You know, just in case.

Another thing we learn from this short but engagingly witty trailer is that you should let a gnu come near a tranquiliser dart, especially one that has a nicely fluffy green, grass-like ending on it.

Lesson learned there, I guess.

The most important lesson though is that Disney animation is at the top of its game, bringing all the anthropomorphic – we get some lovely, zip-pulling instruction on what actually means – charm, wit and silliness we have come to expect from their always clever, well, wrought, visually-rich films.

Zootopia opens on 4 March 2016, UK on 25 March and Australia on 7 April.

 

You can help but be touched by the story of Ricky & Doris: An Unconventional Friendship in New York City. With Puppets

Ricky and Doris documents the friendship between two quite unlikely people who find in each other an unassuming sense of belonging and purpose (image via YouTube (c) David Friedman)
Ricky and Doris documents the friendship between two quite unlikely people who find in each other an unassuming sense of belonging and purpose (image via YouTube (c) David Friedman)

 

SNAPSHOT
Ricky Syers is an off-beat 50 year old street performer who found his calling as a puppeteer after a lifetime of manual labor. While performing in New York City’s Washington Square Park, he met Doris Diether, an 86 year old community activist. They became friends and he made a marionette that looks just like her. Now she’s joined his act and the two of them can often be seen performing together. (official synopsis via Laughing Squid via YouTube)

One of the most wonderful parts about being alive, apart from the obvious like cheesecake and staying in your pajamas all day, are the friendships you form throughout your life, sometimes with the most unexpected of people.

These friendships enrich and challenge you, delight and frustrate you but mostly they make your world, and hopefully that of your friend, a much better, more rewarding place.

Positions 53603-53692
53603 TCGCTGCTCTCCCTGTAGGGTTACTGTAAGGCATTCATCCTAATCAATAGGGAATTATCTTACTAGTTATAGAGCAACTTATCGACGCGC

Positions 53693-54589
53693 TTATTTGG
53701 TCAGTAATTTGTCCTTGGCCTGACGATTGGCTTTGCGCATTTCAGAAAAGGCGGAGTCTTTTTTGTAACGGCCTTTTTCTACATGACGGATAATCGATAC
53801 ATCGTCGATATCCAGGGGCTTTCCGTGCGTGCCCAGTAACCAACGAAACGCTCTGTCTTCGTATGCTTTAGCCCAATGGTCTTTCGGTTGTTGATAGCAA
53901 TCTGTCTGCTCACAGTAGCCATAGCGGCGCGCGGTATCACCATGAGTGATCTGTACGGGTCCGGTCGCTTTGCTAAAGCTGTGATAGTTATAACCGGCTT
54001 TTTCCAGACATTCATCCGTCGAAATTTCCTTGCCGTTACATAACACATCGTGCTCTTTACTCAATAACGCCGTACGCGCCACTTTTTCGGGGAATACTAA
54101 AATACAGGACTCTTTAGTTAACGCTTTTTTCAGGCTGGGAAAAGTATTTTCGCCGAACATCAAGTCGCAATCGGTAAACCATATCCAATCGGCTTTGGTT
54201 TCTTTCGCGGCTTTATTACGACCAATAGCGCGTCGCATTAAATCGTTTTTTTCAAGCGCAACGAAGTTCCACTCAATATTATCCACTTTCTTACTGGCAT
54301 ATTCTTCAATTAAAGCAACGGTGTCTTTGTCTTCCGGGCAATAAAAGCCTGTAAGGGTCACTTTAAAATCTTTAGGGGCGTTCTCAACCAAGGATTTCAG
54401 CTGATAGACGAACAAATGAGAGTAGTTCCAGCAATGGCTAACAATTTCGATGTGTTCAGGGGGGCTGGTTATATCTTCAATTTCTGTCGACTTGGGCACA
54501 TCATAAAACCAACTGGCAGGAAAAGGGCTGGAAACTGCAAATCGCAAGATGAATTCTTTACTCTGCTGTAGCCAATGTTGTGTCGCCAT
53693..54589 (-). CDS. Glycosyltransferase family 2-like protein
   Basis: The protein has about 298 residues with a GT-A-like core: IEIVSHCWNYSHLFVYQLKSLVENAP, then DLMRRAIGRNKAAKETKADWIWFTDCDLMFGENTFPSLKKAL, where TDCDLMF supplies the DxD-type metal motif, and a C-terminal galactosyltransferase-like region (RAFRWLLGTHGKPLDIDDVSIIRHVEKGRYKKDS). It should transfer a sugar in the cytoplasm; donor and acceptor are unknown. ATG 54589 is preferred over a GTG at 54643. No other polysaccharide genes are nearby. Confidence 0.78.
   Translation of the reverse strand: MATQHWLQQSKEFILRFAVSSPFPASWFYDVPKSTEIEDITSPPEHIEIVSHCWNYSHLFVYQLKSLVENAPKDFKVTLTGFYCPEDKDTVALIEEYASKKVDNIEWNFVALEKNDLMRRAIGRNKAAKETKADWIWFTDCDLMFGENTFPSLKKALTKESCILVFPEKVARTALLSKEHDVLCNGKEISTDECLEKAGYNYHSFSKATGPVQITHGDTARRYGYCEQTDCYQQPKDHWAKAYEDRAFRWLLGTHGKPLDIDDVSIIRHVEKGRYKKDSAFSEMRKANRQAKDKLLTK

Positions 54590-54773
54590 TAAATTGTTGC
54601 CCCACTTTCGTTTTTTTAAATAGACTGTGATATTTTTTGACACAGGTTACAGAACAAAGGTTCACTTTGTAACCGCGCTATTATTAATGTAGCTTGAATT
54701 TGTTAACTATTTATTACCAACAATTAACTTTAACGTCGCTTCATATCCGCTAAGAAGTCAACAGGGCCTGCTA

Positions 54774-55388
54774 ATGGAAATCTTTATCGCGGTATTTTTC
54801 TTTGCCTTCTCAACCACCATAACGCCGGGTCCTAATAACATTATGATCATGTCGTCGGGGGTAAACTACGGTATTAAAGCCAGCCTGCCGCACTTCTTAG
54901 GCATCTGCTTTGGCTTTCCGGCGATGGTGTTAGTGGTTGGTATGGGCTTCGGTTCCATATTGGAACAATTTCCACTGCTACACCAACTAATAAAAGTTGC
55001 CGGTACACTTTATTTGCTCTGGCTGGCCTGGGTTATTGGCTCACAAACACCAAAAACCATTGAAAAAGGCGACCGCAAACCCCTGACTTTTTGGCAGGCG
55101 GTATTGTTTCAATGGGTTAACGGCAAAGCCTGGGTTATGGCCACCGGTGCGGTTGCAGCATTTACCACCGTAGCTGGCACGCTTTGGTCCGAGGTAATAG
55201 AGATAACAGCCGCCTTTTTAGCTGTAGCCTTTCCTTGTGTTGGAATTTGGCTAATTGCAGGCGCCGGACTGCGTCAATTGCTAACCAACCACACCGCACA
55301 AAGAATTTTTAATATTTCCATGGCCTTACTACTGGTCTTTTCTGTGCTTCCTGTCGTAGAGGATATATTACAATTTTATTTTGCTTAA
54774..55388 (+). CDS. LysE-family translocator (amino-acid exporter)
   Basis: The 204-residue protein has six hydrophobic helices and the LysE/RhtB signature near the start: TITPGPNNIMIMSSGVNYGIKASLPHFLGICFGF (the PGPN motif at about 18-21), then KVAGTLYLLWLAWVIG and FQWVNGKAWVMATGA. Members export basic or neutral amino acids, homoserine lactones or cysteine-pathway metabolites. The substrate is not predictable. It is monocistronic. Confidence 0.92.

That very much seems to be the case with 85 year old community activist Doris Deither and 50 year old street musician and puppeteer Rick Syers who met when Deither, who often goes to a nearby park to meet and greet anyone she finds interesting, noticed Syers performing.

With a lifelong interest in marionettes, she and Syers quickly bonded with the delightfully offbeat puppeteer, who truly seems to love his life and the freedom he now has to pursue his love of music and puppetry, even making a mini-Doris puppet, all of which was documented in this article on Laughing Squid:

“It was while his marionettes were performing in the park on July 30 that Diether, who temporarily lost her voice a year ago due to an injury, first approached him. ‘One day she comes up to me and whispers, ‘I have something for you,” he recalled. Opening a scrap book she revealed old newspaper clippings and articles she had written on marionettes back in 1974. Articles more recently added to her collection were ones she had seen on Syers’ work, which she cut out and saved for him. The gesture floored him. ‘This marionette thing has bonded us,’ he said of their common interest, which inspired him to create the marionette resembling her ‘in honor of her.’ …The charming little puppet featuring Diether’s short, white hair and rosy cheeks comes complete with a handbag, cane, and floral blouse and skirt.”

 

Rick and Doris enjoying each other's company in the park they both love so much (image via YouTube (c) David Friedman)
Rick and Doris enjoying each other’s company in the park they both love so much (image via YouTube (c) David Friedman)

 

Now this remarkable friendship, one forged in the middle of New York City amidst its potentially isolating hustle and bustle and high rise living, has been documented beautifully by filmmaker David Friedman in a short film that captures the lovely bond between Ricky and Doris.

Each of them is given their chance to talk about their lives, what matters to them, and the way in which they have a sense of belonging and greater self with the other, and it’s impossible not to be moved and grateful by their friendship and the perfectly understated way in which Friedman has chosen to document these two delightfully unassuming people.

Life is an often hard and difficult thing to endure but films like Ricky and Doris remind us that it can also be a thing of transcendent connection and friendships so instant and sustaining that we wonder how we ever got by without them.